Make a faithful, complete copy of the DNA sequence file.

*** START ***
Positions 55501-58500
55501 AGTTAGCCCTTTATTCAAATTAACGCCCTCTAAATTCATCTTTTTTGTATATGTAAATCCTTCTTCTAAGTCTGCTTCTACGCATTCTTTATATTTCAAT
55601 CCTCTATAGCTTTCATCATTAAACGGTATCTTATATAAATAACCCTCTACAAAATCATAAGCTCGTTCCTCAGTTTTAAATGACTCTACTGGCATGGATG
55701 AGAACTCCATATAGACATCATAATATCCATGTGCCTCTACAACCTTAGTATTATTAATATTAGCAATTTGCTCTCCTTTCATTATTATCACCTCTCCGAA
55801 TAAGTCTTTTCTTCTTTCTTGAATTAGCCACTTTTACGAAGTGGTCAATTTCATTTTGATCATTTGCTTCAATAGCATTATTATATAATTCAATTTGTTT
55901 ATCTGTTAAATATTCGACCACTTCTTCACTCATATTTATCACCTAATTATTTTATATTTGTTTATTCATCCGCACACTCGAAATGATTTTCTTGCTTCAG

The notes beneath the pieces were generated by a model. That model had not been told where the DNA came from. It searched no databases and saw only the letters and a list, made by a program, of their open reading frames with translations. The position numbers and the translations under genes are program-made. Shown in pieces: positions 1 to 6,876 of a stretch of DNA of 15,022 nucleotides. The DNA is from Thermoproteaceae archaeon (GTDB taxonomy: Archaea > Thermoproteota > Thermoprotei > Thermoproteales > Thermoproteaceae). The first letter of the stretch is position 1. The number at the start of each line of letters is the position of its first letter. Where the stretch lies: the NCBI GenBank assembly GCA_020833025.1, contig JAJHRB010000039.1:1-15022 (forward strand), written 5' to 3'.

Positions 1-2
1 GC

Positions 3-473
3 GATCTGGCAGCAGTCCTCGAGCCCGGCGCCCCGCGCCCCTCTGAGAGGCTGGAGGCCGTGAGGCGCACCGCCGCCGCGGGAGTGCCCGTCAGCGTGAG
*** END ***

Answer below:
Positions 55501-58500
55501 AGTTAGCCCTTTATTCAAATTAACGCCCTCTAAATTCATCTTTTTTGTATATGTAAATCCTTCTTCTAAGTCTGCTTCTACGCATTCTTTATATTTCAAT
55601 CCTCTATAGCTTTCATCATTAAACGGTATCTTATATAAATAACCCTCTACAAAATCATAAGCTCGTTCCTCAGTTTTAAATGACTCTACTGGCATGGATG
55701 AGAACTCCATATAGACATCATAATATCCATGTGCCTCTACAACCTTAGTATTATTAATATTAGCAATTTGCTCTCCTTTCATTATTATCACCTCTCCGAA
55801 TAAGTCTTTTCTTCTTTCTTGAATTAGCCACTTTTACGAAGTGGTCAATTTCATTTTGATCATTTGCTTCAATAGCATTATTATATAATTCAATTTGTTT
55901 ATCTGTTAAATATTCGACCACTTCTTCACTCATATTTATCACCTAATTATTTTATATTTGTTTATTCATCCGCACACTCGAAATGATTTTCTTGCTTCAG

The notes beneath the pieces were generated by a model. That model had not been told where the DNA came from. It searched no databases and saw only the letters and a list, made by a program, of their open reading frames with translations. The position numbers and the translations under genes are program-made. Shown in pieces: positions 1 to 6,876 of a stretch of DNA of 15,022 nucleotides. The DNA is from Thermoproteaceae archaeon (GTDB taxonomy: Archaea > Thermoproteota > Thermoprotei > Thermoproteales > Thermoproteaceae). The first letter of the stretch is position 1. The number at the start of each line of letters is the position of its first letter. Where the stretch lies: the NCBI GenBank assembly GCA_020833025.1, contig JAJHRB010000039.1:1-15022 (forward strand), written 5' to 3'.

Positions 1-2
1 GC

Positions 3-473
3 GATCTGGCAGCAGTCCTCGAGCCCGGCGCCCCGCGCCCCTCTGAGAGGCTGGAGGCCGTGAGGCGCACCGCCGCCGCGGGAGTGCCCGTCAGCGTGAG